About a week later, on June 14, Downing inscribed this carte de visite portrait to a man named John Manning. His identity, and his relationship to Downing, are not known. The photograph was taken in Philadelphia, where Chief Ross had established a residence.

Downing went on to become Acting Principal Chief. He played a key role in efforts to reunite the divided Cherokee nation after the end of the Civil War. Chief Ross was ill and in decline. Downing represented the Union Cherokees, and Stand Watie the Confederate Cherokees, in failed peace councils held in July and September 1865. Negotiations resumed in Washington between the two factions and government representatives, and ended in the recognition of the Union Cherokees as the legitimate government of the Cherokee nation. The Confederate Cherokees ceased to exist. The treaty was signed on July 19, 1866.

Chief Ross died two weeks later. He was 75.

Downing was automatically elevated to Principal Chief, though his tenure was brief. Three months later, the Congress of the reunified Cherokee nation elected William P. “Will” Ross to be its leader. College-educated and steeped in legislative experience, the late chief was his uncle. He faced an uphill battle to heal fresh wounds opened as the factions fought for control of the restored government.

In an effort to bring the two sides together, Downing called for unity, and opposed policies that discriminated against one side or the other. His position launched a movement and a political party that culminated in a crushing victory over Will Ross in a general election held in August 1867.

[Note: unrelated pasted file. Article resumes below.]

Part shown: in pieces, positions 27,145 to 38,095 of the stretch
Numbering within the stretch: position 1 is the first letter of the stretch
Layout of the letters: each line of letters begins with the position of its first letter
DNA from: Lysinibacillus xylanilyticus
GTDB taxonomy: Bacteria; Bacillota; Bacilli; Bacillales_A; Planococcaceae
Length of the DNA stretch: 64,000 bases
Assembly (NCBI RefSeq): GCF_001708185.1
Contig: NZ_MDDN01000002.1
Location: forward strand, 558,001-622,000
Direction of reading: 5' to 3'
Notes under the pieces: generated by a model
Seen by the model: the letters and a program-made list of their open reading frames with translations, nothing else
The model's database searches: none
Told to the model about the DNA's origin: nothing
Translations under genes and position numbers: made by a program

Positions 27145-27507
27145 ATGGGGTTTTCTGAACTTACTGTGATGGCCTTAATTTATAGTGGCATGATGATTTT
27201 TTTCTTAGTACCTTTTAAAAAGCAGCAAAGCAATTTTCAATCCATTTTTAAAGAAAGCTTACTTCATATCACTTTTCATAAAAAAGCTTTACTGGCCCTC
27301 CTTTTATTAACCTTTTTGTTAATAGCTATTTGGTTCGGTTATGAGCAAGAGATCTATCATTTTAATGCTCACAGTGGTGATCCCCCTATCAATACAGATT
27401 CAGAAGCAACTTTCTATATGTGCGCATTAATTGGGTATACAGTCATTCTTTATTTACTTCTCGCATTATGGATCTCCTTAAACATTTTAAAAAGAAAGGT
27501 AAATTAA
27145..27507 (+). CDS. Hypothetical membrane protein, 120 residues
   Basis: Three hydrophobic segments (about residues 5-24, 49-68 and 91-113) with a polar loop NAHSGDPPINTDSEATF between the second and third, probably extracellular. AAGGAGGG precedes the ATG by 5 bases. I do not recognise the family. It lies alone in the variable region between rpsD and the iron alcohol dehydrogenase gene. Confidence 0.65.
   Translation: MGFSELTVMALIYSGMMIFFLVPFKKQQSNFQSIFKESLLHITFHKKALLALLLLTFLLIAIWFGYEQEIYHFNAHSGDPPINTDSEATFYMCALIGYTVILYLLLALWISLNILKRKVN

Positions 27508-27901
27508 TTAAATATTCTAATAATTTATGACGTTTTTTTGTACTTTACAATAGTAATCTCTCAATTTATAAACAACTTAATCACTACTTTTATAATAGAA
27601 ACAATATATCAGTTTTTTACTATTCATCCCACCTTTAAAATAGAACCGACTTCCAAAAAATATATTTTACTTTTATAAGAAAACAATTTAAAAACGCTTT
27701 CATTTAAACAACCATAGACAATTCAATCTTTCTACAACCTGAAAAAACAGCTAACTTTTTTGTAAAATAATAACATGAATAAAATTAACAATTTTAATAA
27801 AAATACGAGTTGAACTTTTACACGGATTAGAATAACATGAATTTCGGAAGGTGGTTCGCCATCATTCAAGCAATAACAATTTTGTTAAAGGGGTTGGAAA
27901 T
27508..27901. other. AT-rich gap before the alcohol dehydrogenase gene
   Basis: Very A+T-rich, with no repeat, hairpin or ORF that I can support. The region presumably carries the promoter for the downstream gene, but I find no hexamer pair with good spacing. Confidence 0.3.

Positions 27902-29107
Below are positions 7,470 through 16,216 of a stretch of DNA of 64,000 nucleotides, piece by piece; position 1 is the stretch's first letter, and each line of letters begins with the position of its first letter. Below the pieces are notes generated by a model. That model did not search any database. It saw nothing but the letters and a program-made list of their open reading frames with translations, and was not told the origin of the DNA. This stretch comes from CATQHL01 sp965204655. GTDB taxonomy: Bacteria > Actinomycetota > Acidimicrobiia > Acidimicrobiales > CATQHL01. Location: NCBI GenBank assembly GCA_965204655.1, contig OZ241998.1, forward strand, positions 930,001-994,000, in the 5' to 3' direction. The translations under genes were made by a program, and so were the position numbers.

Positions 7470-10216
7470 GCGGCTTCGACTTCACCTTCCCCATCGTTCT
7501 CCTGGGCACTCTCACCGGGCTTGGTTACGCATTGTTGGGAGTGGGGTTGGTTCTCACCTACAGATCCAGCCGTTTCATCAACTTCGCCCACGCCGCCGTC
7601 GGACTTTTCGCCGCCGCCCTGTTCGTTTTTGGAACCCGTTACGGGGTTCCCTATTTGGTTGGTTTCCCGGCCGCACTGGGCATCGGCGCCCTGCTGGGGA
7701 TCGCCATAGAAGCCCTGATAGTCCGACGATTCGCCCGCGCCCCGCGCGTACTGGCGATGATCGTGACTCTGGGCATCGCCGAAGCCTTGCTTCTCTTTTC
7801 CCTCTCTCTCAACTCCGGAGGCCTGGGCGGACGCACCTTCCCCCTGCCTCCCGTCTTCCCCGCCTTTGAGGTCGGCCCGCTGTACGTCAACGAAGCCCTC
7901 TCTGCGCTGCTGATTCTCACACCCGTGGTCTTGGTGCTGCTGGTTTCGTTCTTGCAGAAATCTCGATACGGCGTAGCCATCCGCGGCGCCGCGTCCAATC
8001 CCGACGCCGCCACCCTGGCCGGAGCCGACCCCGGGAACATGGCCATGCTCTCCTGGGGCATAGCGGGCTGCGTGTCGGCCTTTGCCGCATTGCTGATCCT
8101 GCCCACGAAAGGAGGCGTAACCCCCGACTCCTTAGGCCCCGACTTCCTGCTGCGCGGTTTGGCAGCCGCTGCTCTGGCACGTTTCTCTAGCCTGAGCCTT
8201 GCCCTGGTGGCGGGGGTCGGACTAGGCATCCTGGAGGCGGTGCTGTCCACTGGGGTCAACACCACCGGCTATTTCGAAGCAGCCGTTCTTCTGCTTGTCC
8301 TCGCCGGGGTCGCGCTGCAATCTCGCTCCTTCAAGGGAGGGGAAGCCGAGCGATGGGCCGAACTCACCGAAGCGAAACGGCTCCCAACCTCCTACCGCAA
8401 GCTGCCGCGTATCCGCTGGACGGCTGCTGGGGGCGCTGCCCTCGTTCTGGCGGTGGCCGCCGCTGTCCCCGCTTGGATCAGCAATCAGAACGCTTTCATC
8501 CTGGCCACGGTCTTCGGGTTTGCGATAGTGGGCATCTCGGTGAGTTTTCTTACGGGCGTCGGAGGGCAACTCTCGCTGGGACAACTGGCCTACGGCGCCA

In his first State of the Union address, Downing declared, “Our laws should be uniform, the jurisdiction of our Courts should be the same over every part of our Nation and over every individual citizen.” He added, “We should be one in our laws, one in our institutions, one in feeling and one in destiny.”

These words, and Downing’s subsequent actions, guided the Cherokee people through a peaceful reconstruction of the government. Elected to office again in 1871, Downing did not complete his second term. In October 1872, he contracted pneumonia and died two weeks later. He was not quite 50. His third wife, Mary, and five children survived him.

Downing’s pivotal role in the reunification of the Cherokee nation has been largely overshadowed by the memory of John Ross, remembered today as the Moses of his people.